American Sinead Halpin still first after Burghley Horse Trials cross-country

  • Sinead Halpin holds her lead after an exciting cross-country day at the Land Rover Burghley Horse Trials.

    The American rode Bernadette Cogdell’s 12-year-old Manoir De Carneville to put in one of just four rounds inside the 11min 30sec optimum time, improving on her 4.8 time-faults last year.

    “He’s not a speed demon, but he’s easy to adjust so my aim was to do as little adjusting as possible to make it as easy for him as possible,” she said. “Last year I was overwhelmed by the sheer size of the fences and unfamiliarity of the track, but this year I was more confident with what I needed to do and where I lost time last year.”

    William Fox-Pitt complimented his former pupil, saying: “Sinead set the standard and made it look so easy. Not many did that today.”

    William himself lies third overnight and best Brit after finishing 6sec over the time on the defending champion, Catherine Witt’s Parklane Hawk. He said: “I thought I was going to make up time near the end and couldn’t. My horse gets quite keen and I lost a second in places setting him up. But he could have gone round again – he’s a freak like that – and he’s a fantastic galloper. He’s made for Burghley.”

    Andrew Nicholson holds second with Rosemary Barlow’s Avebury, who was 2sec over the time. The New Zealander also put in the first fault-free round of the day with Calico Joe (eighth) and he said he knew the time would be difficult to get after his first ride on this speedy horse.

    Oliver Townend holds fourth after a great round inside the time on Armada, thanking owner Paul Ridgeon and former rider Andrew Nicholson again for letting him take the ride this season as Andrew had too many top-level horses.

    “He takes a lot of time and comes with a handbook written in Chinese, but it was great to be on a horse I knew could go in the time,” said the 2009 winner.

    He admitted he had a worrying moment at the Burghley Station white oxer at 25 when the chestnut spotted a stride and steamed off from the top of the hill – and then took off a stride early. “It takes a seriously special horse to be able to do that over a fence that size.”

    Sam Griffiths holds fifth for Australia on Happy Times, who was re-routed here after falling on the flat at the Olympics, with Jock Paget in sixth for New Zealand on Clifton Lush.

    Looking to tomorrow’s showjumping, Sinead has a fence in hand to win, while the next three riders are all within a single pole of each other.

    Ground plays its part

    The track was influential today, with plenty faulting at the double of angled brushes in the Land Rover Trout Hatchery complex (fences 10/11ab), including Oliver’s first ride ODT Sonas Rovatio, who he then retired.

    “He didn’t like the ground and this doesn’t take anything away from him for the future – I’m just glad he told me that early on and that he’s sound for another time,” said Oliver.

    Discovery Valley (fences 6/7abc) took its victims too. Mary King ran-out at the last element with Kings Temptress and then retired, while William Fox-Pitt had an uncomfortable ride with Seacookie, who took off too far away at the trunk at fence 6 and came down on it heavily.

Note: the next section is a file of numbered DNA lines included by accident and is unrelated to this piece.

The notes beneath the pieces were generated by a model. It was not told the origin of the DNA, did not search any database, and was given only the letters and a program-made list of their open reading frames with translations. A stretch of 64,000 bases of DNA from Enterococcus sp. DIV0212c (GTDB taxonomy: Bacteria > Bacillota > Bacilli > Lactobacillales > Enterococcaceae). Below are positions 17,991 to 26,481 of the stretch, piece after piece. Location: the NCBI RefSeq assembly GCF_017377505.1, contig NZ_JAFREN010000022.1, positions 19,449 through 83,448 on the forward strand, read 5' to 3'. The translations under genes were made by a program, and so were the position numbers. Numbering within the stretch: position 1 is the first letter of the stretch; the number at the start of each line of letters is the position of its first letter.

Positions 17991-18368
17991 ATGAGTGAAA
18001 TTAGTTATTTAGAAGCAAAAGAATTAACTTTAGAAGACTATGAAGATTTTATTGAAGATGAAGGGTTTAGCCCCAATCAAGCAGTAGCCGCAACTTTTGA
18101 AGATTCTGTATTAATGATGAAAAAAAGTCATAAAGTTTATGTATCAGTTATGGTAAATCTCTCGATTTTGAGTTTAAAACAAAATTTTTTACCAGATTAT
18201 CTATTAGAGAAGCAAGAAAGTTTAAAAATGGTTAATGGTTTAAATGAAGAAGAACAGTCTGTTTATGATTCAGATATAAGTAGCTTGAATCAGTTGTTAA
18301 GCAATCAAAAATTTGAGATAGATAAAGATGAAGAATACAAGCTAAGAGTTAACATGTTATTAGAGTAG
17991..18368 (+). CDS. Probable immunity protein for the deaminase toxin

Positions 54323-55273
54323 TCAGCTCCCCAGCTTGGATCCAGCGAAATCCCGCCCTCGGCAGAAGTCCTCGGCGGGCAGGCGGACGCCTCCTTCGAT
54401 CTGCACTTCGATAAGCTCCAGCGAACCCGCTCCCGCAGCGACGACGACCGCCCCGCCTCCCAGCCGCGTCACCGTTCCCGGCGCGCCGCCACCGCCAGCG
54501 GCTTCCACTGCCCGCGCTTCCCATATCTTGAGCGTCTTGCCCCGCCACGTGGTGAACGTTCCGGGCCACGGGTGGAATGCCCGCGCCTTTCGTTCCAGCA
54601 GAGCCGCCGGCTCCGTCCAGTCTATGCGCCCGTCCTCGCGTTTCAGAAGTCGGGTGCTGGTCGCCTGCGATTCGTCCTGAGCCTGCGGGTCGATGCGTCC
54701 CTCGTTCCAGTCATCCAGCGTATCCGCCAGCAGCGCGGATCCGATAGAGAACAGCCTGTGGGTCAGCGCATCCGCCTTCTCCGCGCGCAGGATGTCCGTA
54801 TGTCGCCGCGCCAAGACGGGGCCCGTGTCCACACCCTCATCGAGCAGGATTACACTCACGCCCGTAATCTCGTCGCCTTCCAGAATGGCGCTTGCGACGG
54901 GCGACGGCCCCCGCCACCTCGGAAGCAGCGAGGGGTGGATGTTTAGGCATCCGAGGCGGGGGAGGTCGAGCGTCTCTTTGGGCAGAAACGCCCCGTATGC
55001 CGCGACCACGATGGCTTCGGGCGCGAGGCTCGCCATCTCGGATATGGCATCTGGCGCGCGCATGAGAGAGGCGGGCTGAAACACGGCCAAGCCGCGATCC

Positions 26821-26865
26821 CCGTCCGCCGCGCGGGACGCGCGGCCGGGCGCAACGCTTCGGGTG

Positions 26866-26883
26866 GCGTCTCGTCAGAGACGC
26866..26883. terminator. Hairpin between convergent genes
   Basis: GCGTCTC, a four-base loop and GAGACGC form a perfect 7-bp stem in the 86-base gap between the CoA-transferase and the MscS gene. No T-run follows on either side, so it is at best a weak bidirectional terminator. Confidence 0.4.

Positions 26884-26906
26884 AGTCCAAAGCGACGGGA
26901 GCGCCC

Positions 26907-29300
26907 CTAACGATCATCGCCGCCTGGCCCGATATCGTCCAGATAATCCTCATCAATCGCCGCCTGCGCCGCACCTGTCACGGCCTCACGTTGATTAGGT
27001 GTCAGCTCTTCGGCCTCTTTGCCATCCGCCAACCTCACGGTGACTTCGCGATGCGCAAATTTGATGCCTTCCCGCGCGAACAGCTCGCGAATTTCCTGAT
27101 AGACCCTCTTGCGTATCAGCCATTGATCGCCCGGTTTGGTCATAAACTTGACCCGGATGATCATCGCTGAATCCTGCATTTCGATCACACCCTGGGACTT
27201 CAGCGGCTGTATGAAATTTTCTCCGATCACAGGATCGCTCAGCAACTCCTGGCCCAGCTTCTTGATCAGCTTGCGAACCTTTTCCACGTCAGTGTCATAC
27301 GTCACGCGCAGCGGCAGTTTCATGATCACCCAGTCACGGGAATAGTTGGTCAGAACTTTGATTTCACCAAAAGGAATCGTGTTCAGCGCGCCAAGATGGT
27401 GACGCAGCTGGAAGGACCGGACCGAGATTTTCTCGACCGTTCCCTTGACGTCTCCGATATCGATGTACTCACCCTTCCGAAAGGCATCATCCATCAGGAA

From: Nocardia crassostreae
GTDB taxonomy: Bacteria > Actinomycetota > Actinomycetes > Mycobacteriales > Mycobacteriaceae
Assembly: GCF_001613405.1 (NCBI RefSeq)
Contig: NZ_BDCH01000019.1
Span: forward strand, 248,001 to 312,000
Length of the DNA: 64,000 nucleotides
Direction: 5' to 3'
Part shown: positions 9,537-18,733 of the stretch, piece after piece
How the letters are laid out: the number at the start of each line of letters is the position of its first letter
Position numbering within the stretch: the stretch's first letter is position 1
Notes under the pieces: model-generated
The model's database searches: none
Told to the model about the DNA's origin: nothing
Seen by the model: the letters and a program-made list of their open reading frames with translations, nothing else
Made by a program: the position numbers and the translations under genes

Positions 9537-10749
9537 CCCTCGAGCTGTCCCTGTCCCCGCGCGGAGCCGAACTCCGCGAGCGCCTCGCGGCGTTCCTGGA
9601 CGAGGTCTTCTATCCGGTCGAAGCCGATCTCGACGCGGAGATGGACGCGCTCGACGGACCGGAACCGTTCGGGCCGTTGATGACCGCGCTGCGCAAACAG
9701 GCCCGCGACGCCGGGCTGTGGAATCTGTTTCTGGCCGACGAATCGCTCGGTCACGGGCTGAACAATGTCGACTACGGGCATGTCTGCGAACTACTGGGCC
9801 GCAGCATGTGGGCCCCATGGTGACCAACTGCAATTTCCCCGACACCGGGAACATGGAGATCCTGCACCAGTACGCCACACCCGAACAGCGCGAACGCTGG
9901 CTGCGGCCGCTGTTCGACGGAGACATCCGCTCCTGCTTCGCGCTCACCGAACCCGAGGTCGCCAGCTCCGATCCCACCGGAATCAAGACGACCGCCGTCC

“It wasn’t a course to press on round with a horse who wasn’t at the races,” he said. “He’s short of runs and felt a bit overwhelmed.”

    Course-designer Mark Phillips said the only aspect of the day which surprised him was that the ground had more of a cut than expected, which led to horses tiring. This contributed to a number of problems at the huge ditch and hedge at the Cottesmore Leap (fence 21).

    “Riders went to press the button and didn’t get a response,” said Mark.

    Clayton Fredericks, third after dressage, fell here with Walterstown Don, who leapt into the ditch, catapulting Clayton over onto the landing side. Both walked away.

    South African rider’s horse put down

    Heartbreak Hill, the ride of South Africa’s Paul Hart, has been put down. A statement issued by the event said he was “euthanised as a result of a spontaneous injury which caused a fracture to the fetlock whilst on the flat between fences 19-20 on the cross-country course”.

    The horse, number 105, was a 16-year-old 16.2hh bay gelding, owned by Mr and Mrs Mike Marsden and the rider.

    Follow every phase of Burghley as it happens using H&H Live, our interactive written commentary supported by Baileys Horse Feeds. Review the dressage and cross-country and join in tomorrow from 10.15am at www.horseandhound.co.uk/burghley2012live.

    Make sure you buy H&H next week (6 September) for our 10-page special Burghley report, with full analysis of every phase, comments from dressage expert Sally O’Connor and former winner Ginny Elliot and more.


    1. Sinead Halpin on Manoir De Carneville (USA) 36.3
    2. Andrew Nicholson on Avebury (NZL) 41.8
    3. William Fox-Pitt on Parklane Hawk (GBR) 43.4
    4. Oliver Townend on Armada (GBR) 43.5
    5. Sam Griffiths on Happy Times (AUS) 46.4
    6. Jock Paget on Clifton Lush (NZL) 48.2
    7. Allison Springer on Arthur IV (USA) 49.2
    8. Andrew Nicholson on Calico Joe (NZL) 53
    9. Caroline Powell on Boston Two Tip (NZL) 53.5
    10. Geoff Curran on Shanaclough Crecora (IRL) 54.7

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